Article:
Those dining in well-lit rooms are about 16-24 per cent more likely to order healthy foods than those in dimly lit rooms, researchers said.
“We feel more alert in brighter rooms and therefore tend to make more healthful, forward-thinking decisions,” said Dipayan Biswas from University of South Florida in the US.
Researchers surveyed 160 restaurant patrons at four casual chain restaurant locations.
Half of those diners, who were seated in brighter rooms, were more likely to choose healthier options (such as grilled/baked fish, vegetables or white meat) over relatively unhealthy items (such as fried food or dessert).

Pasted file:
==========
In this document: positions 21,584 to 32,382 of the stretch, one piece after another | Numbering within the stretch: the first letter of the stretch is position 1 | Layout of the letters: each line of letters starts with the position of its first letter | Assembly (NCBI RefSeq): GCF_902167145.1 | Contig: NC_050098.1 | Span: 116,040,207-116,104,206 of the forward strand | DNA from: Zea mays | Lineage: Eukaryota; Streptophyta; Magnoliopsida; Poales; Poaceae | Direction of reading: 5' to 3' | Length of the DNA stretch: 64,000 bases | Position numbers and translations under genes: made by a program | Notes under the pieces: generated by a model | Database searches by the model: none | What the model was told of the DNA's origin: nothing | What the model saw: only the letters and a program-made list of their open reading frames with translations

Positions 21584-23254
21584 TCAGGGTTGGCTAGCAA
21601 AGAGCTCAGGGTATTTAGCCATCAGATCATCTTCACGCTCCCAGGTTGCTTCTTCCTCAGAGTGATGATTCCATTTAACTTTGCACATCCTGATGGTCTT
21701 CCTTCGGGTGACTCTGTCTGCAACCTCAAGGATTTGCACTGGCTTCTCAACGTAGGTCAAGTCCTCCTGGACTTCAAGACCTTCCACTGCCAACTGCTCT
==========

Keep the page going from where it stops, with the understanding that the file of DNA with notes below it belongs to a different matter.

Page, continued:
Sales records showed that those in dimly lit rooms ordered 39 per cent more calories. In four additional lab studies involving 700 college students, researchers replicated these results.
Follow-up studies showed that when diners’ alertness was increased with the use of a caffeine placebo or by simply giving a prompt to be alert, those in dimly lit rooms were just as likely as their peers in brightly lit rooms to make more healthful food choices , researchers said.
Doing what you can to make yourself feel alert is the best way to avoid overindulging when “dining-in-the-dark,”, according to Brian Wansink from Cornell University in the US.